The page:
Another off day for the Royals, who probably needed it. Their trip to Seattle and Oakland would start off with a scheduled doubleheader against the Pilots. But thanks to two makeup games, one from an April rainout and the other from a rainout earlier in the week, the double dip in Seattle on the 20th would be Kansas City’s third twinbill in five days.
Our brief introductory series to some of the 1969 Royals continues with pitcher Mike Hedlund.
Michael David Hedlund was born on August 11, 1946 in Dallas. Cleveland signed him right out of high school under the “bonus baby” rule, which meant he had to spend his entire first full season on the major league roster. He was able to pitch 25 innings at the Class A level after signing his contract in 1964, but he was in the majors for the whole 1965 season. Much like a team now might “stash” a Rule V pick, he pitched sparingly, appearing in just six games. The rule was scrapped with the advent of the amateur draft, but one wonders how many players lost valuable developmental time to it.
Once he was eligible to be sent to the minors, Hedlund spent the next three seasons in Cleveland’s system, mostly at Class AA. But the Indians left him unprotected in the expansion draft, and the Royals selected him with the 45th pick. Cleveland felt he hadn’t developed as expected, although he threw four one-hitters in the 1968 season.
The 1969 season would be the first time Hedlund was a contributor at the major-league level. Still just 22 on Opening Day, he appeared in 34 games (16 starts) and pitched 125 innings. He posted a 3-6 record, 3.24 ERA, and picked up two saves as well. For a player that young, on an expansion team, that’s pretty solid. It wasn’t always an easy year—his mother-in-law and sister-in-law were killed in a car wreck on June 1—but Hedlund was definitely in the Royals’ plans for 1970.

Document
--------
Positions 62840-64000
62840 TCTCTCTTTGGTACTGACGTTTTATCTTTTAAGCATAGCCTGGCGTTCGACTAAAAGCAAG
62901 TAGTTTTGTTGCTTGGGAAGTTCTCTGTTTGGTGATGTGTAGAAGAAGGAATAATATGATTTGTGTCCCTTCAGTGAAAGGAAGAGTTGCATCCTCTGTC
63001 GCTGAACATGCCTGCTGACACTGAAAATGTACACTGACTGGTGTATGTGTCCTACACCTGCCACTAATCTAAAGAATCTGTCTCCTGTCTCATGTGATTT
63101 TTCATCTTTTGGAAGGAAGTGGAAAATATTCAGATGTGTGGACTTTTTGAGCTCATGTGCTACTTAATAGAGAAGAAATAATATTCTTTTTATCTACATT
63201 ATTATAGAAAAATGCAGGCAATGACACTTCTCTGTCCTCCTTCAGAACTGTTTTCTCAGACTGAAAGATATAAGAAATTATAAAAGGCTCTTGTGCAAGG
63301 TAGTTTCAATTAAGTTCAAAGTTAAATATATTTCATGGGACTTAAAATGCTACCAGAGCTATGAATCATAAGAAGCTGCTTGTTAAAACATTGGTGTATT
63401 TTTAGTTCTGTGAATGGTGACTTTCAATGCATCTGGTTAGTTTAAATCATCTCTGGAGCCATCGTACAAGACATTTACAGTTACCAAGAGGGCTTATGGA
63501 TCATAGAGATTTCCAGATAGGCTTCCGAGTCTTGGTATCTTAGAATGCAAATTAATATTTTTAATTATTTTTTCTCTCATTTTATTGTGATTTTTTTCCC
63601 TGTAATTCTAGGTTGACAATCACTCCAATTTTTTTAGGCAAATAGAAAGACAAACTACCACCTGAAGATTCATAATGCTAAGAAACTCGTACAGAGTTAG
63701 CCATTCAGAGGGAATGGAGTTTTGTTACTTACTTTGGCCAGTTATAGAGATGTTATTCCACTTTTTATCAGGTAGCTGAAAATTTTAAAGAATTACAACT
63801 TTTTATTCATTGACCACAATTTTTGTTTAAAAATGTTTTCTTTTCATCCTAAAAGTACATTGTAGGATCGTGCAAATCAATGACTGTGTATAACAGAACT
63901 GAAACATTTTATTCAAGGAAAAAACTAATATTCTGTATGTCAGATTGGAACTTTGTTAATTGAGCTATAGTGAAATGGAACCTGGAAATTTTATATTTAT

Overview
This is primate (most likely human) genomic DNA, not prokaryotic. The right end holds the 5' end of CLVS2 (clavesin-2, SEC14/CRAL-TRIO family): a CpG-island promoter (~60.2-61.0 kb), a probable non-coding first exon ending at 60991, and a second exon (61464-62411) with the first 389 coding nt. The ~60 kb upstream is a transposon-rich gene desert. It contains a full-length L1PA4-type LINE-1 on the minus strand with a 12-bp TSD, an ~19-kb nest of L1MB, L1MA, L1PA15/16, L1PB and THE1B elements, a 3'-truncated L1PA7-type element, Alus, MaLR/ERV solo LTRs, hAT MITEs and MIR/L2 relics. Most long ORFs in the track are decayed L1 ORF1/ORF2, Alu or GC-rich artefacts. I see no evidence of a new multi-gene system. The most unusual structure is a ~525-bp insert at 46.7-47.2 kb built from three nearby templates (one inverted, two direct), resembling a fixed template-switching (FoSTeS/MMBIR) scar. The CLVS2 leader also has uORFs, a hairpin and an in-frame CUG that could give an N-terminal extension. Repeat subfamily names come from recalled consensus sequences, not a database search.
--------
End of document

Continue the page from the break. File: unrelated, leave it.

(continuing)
Kansas City sent Hedlund to Venezuela to pitch in winter ball. At first, it looked like a rousing success; Hedlund had a scoreless inning streak of 53 to start his season and finished with a 0.75 ERA. But Hedlund also contracted the flu and bronchitis while in Venezuela, and the already lanky righthander lost quite a bit of weight. He started the season on the disabled list and pitched poorly when he returned in mid-April. He was finally demoted to Omaha in mid-May, and remained there the rest of the season despite some success.
Hedlund rebounded to have his best season in 1971: 15-8 with a 2.71 ERA for the Royals. Kansas City general manager Cedric Tallis had a knack for trading players who would never be the same after one good year for players who would have long, successful careers in Royal blue. But in this case he had no inclination to deal Hedlund. Unfortunately, Hedlund would stumble to a 5-7 mark with a 4.78 ERA in 1972. Rather than selling high, the Royals sold low, trading Hedlund back to Cleveland for utility infielder Kurt Bevacqua.
Nobody knew it at the time, but Hedlund had pitched his last game in the bigs. Although he would hang around the minors for two more seasons, he would not appear in another major-league game. After baseball, Hedlund went to work for a credit union, and ended up running the human resources department for 35 years, a fine second act to his baseball career.